Commissioner Kenneth Hayne took a hard line on both financial advisers and financial institutions after a decade of scandals in the industry.
Among the report’s recommendations, it proposes a more active role for clients in agreeing fees with their adviser and greater detail on what is being paid for. As well it suggests the government implement a better system for reporting adviser misconduct.
The commissioner said no adviser should be allowed to use the words, or describe themselves as, ‘independent’, ‘impartial’ or ‘unbiased’, since in Australia advisers are never independent.
"The chief value of trail commissions to the recipient is that they are money for nothing,"
End of the trail
Hayne has also pushed for the abolition of grandfathered commissions – the system that allowed financial advisers to keep applying fees based on old agreements.
“Financial advisers commonly received a combination of upfront and trail commissions: upfront commissions when the product was sold, and trail commissions in subsequent years,” Haynes added while proposing a ban on these types of commissions including ‘on-going fees’.
“The chief value of trail commissions to the recipient, to put it bluntly, is that they are money for nothing,” he said.
Under the recommendations, financial advisers will also be forced to have their references checked and to abide by information-sharing protocols.
Additionally, Hayne suggested the creation of a single disciplinary body after deeming the existing ones as “fragmented” and their scope “unsatisfactory”.
The new body would be in charge of overseeing the financial advice industry, of collecting misconduct and “serious compliance concerns” reports both from firms and from clients.
These recommendations, Haynes said, will make financial advice a profession, since he believed it was not one as of yet. This failure he put down to the great conflict of interests plaguing the Australian financial advice landscape, where too often advisers are more likely to sell products than care for their clients’ interests.
The Royal Commission also noted financial advisers had been paid more than A$6.1bn (£3.4bn, $4.4bn, €3.8bn) in commissions by insurance companies connected with the sale of life insurance products in the last five years.
“So long as advisers stand to benefit financially from clients acting on the advice that is given, the adviser’s interests conflict with the client’s interests,” Hayne said in his report.
Commenting on the report, Australian treasurer Josh Frydenberg said: “Too often the conduct within our financial institutions has been in breach of existing laws and fallen well below community expectations. The price paid by our community has been immense and goes beyond just the financial”.
“The government is confident that the actions announced today will put in place the legislative framework necessary, providing the regulators with the powers and the resources to hold those who abuse our trust to account. In doing so the community’s trust in our financial sector can and will be restored.”
The Australian government took on board every single recommendation made in the report and has pledged to implement them in tandem with other financial bodies.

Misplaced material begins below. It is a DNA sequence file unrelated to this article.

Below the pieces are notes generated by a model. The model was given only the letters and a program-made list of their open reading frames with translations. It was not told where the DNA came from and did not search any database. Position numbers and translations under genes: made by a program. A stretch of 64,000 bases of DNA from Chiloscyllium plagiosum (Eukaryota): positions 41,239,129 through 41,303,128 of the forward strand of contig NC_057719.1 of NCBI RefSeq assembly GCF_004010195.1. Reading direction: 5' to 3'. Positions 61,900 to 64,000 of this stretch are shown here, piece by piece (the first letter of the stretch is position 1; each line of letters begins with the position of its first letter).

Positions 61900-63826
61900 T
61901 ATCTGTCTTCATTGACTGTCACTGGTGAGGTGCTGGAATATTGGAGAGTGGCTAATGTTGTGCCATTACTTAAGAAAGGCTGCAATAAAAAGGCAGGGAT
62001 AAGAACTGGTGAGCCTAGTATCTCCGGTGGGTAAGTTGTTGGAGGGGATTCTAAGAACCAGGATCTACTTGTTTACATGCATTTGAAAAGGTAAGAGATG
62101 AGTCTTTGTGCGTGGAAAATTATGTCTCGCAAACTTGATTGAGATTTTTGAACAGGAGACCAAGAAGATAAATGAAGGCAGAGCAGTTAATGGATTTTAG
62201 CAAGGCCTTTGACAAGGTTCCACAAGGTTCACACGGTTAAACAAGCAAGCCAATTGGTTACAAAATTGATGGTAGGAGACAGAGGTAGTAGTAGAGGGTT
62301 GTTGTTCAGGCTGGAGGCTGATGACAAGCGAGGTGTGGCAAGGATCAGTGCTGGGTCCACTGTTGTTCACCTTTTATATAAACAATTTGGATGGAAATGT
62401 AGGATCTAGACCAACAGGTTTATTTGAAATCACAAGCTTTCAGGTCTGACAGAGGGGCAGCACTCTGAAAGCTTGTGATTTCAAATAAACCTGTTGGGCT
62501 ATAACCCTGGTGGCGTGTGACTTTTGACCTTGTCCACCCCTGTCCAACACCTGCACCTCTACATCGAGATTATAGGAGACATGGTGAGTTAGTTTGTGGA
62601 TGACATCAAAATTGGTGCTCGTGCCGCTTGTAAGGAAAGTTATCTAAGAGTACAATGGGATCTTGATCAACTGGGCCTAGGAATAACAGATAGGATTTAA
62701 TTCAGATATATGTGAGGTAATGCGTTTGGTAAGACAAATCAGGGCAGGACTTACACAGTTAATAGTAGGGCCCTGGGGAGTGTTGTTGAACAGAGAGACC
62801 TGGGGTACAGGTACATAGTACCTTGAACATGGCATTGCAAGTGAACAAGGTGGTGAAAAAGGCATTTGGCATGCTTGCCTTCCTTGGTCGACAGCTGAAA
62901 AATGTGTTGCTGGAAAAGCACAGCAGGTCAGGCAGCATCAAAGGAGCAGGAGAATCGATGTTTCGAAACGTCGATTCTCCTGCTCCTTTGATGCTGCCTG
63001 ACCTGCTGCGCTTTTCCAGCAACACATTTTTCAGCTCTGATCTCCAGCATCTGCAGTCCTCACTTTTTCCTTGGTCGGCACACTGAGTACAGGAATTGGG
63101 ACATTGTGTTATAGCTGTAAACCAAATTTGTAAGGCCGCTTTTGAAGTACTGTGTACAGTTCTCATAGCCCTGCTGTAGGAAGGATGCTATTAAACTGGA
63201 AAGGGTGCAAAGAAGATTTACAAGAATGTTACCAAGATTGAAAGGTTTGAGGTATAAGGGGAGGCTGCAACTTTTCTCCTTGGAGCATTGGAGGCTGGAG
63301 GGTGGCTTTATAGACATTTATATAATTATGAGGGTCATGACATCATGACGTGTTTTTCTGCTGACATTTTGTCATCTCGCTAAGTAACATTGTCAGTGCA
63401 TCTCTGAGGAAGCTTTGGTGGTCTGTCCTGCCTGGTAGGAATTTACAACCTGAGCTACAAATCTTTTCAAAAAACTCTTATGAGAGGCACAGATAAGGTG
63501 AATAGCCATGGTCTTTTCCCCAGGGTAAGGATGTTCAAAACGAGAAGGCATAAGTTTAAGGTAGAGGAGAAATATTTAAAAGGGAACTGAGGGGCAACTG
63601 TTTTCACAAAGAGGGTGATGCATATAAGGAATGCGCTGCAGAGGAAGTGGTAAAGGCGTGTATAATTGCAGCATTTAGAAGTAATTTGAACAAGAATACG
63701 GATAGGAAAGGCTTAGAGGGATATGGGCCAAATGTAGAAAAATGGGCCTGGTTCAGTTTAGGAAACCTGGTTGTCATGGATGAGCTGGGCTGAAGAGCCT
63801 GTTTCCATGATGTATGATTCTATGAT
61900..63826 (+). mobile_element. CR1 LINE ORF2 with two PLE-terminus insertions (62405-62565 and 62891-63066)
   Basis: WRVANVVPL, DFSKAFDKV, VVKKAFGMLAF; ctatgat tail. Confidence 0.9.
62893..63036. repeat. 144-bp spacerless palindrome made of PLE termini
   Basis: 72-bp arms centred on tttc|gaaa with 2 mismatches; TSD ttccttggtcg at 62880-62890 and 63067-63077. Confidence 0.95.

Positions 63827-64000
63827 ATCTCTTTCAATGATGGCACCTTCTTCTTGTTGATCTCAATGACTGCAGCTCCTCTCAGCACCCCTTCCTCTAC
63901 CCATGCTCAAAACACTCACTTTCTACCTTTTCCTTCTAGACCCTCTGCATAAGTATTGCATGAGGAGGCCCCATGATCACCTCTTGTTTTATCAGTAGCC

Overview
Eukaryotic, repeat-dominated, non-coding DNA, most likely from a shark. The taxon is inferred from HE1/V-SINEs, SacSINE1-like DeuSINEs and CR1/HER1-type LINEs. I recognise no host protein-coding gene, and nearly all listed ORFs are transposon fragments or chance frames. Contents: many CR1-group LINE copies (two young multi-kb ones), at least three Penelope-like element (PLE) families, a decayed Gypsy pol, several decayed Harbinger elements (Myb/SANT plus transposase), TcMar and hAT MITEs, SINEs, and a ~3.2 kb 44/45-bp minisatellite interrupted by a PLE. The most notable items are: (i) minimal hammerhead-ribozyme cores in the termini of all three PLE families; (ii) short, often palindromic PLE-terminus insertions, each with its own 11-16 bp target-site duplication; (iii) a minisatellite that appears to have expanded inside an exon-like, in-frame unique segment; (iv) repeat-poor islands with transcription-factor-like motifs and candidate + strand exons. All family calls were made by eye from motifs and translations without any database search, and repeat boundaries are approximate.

“Commissioner Hayne has called out the clear need for change,” said Matt Comyn, chief executive of the Commonwealth Bank of Australia (CBA), one of the banks recommended for criminal prosecution.
“The Royal Commission has been a thorough and valuable process for everyone – bank customers, financial services institutions, regulators and policy makers. It has highlighted failings both in our business and across the wider financial services industry. As challenging as the Royal Commission process has been, CBA will be a better bank as a result.
“We are addressing past failings, implementing important changes and improving our processes to ensure we remain focused on what is best for our customers. We are implementing stronger policies and processes, including a new Code of Conduct. There is still much work ahead to earn back trust, but we are determined to restore broad respect and support for the important role that a major financial institution like CBA has to play in our economy and community,” Comyn said.
Similarly the main regulator, the Australian Securities and Investment Commission (Asic), said it would undertake an internal consideration to start working with the government and other institutions to implement the recommendations made by Haynes.
“Asic notes the serious matters referred by the Royal Commission of possible breaches of financial services laws. Consideration of these matters will be prioritised,” said James Shipton, Asic chair.
“Asic looks forward to working with the Parliament, the Government and other regulators to implement the reform agenda to ensure a fair, strong and efficient financial system for all Australians. In coming weeks, Asicwill release an update. This will outline the actions Asichas already under way and the further steps it will implement moving forward to continue to strengthen our governance, culture and practices, and realign our enforcement and regulatory priorities.”
Who will pay?
While everyone has made the recommendations a priority, it is still not clear how they will be enacted; how much this will cost and where the money will come from.
It is most likely that the changes proposed by Haynes will burden on the clients themselves even though, as the treasurer said, they have been abused and played too many times by ‘unprofessional’ financial advisers.